Boeremag 'weakling' gets bail

2012-08-27 14:02

Pretoria - A Boeremag member, convicted of treason after spending more than 10 years in jail, was granted bail by the High Court in Pretoria on Monday.

Judge Eben Jordaan granted R15 000 bail to Pretoria accountant Adriaan van Wyk, 47, in terms of an agreement with the State.

Van Wyk is one of 20 Boeremag members convicted of treason as a result of a right-wing plot to violently overthrow the ANC government.

In terms of strict bail conditions, Van Wyk will not be allowed to attend any political meetings or gatherings.

He will be confined to his home in the evenings and will have to report to the police once a day when he is not attending the trial.

‘A very expensive lesson’

He may not leave the magisterial districts of Pretoria and Wonderboom without permission, may not apply for travel documents and must report any change of address to the investigating officer.

His advocate, Daan Mostert, told the court Van Wyk was "very remorseful" and had learnt a "very expensive lesson" over a very long time of his life.

He said Van Wyk already had work and would start his new job in the city centre immediately after being granted bail.

Mostert handed in written heads of argument detailing Van Wyk's personal circumstances.

Jordaan said he had looked at what Van Wyk had done when he convicted him, but had also looked at what he had not done for purposes of sentencing.

It looked to him as if the 10 years Van Wyk had already spent in custody "equalled things out", he said.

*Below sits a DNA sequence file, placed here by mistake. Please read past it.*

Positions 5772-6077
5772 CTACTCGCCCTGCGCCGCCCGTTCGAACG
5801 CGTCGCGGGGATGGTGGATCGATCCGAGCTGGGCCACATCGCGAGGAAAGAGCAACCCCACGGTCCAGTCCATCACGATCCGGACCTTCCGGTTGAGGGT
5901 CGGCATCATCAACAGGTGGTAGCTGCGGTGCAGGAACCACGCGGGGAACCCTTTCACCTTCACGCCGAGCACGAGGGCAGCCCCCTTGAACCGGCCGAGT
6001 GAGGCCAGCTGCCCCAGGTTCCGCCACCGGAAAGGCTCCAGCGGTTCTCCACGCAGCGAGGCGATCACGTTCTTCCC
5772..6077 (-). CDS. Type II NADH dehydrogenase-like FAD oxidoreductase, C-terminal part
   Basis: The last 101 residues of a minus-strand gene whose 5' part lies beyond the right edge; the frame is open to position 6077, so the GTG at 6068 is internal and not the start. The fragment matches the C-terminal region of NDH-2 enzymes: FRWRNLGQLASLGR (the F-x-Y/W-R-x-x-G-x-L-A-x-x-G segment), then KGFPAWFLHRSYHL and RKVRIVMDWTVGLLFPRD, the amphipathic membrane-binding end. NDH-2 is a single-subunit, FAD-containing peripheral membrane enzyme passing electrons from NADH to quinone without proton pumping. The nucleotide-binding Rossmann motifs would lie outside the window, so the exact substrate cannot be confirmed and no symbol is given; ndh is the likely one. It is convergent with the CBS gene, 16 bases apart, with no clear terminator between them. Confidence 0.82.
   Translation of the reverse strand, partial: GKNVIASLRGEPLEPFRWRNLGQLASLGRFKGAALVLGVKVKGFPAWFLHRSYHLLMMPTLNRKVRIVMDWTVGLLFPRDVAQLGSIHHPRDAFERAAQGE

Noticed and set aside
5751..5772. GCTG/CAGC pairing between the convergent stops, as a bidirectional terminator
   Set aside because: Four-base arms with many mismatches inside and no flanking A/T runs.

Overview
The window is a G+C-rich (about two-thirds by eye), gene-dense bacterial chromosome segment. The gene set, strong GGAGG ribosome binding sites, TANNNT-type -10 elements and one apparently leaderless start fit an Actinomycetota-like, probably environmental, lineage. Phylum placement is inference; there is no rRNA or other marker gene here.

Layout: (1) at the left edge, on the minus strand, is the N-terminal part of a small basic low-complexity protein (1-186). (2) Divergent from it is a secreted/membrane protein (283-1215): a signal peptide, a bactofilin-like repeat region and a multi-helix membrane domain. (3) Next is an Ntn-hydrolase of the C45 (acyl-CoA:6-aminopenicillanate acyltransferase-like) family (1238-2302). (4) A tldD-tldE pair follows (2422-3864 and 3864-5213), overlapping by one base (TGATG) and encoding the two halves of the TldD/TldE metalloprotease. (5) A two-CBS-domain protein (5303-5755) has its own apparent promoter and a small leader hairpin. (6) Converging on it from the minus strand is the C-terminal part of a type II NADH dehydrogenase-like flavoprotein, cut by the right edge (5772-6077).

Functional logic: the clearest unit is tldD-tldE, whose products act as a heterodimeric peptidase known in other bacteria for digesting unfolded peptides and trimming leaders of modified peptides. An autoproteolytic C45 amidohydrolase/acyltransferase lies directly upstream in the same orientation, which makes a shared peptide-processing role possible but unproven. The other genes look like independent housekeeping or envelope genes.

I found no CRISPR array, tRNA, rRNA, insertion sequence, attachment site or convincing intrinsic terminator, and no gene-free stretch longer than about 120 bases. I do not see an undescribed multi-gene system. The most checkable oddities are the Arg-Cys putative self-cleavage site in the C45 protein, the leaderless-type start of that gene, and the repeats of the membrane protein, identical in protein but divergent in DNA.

The judge earlier rejected Van Wyk's evidence that his friend and police informer JC Smit had drawn him into the Boeremag's activities.

Document 12

Jordaan said although Van Wyk had been described as a "weak" Boeremag member who did not attend many meetings, it was clear the organisation's inner circle trusted him.

His name appeared in Boeremag leader Mike du Toit's war plan, known as Document 12.

The trial was postponed to Tuesday when counsel for Brandfort farmer Jurie Vermeulen would present legal argument about sentencing.

Lawyers for the rest of the 20 accused would start presenting arguments about their sentences in January next year.

In addition to being found guilty of treason, five of the accused - Herman van Rooyen, Rudi Gouws and brothers Johan, Kobus and Wilhelm Pretorius - were also convicted of attempting to murder then president Nelson Mandela and murdering a Soweto woman, who died as a result of a bomb they planted.

  • - 2012-08-27 14:19


      yvonne.styger.3 - 2012-08-27 15:12

      I am sure that if they join the ANC, they will be out in a year

      blip.noodlum - 2012-08-28 23:53

      Barend Strydom - Witwolf.

  • wt.echoridgetimes - 2012-08-27 14:19

    In hind side we have the ANC that wants to overthrow a whole country, they are plotting every single day. Throw them on Robben Island and make them dignified presidents.

  • leaproach.thekeeper - 2012-08-27 14:42

    He he's interesting how 20 of the brandy 'n Coke brigade can get everybody's knickers in a knot ;-)

      Rudolf - 2012-08-27 15:14

      Sad, but true...

  • Linds - 2012-08-27 14:48

    What I find really disturbing is that these people are professionals. Accountants, doctors, etc. Why would they be involved in such a stupid plot? It is impossible for a small right-wing group of racists to overthrow the government - with the army and police force largely black. It was a pipe dream to begin with.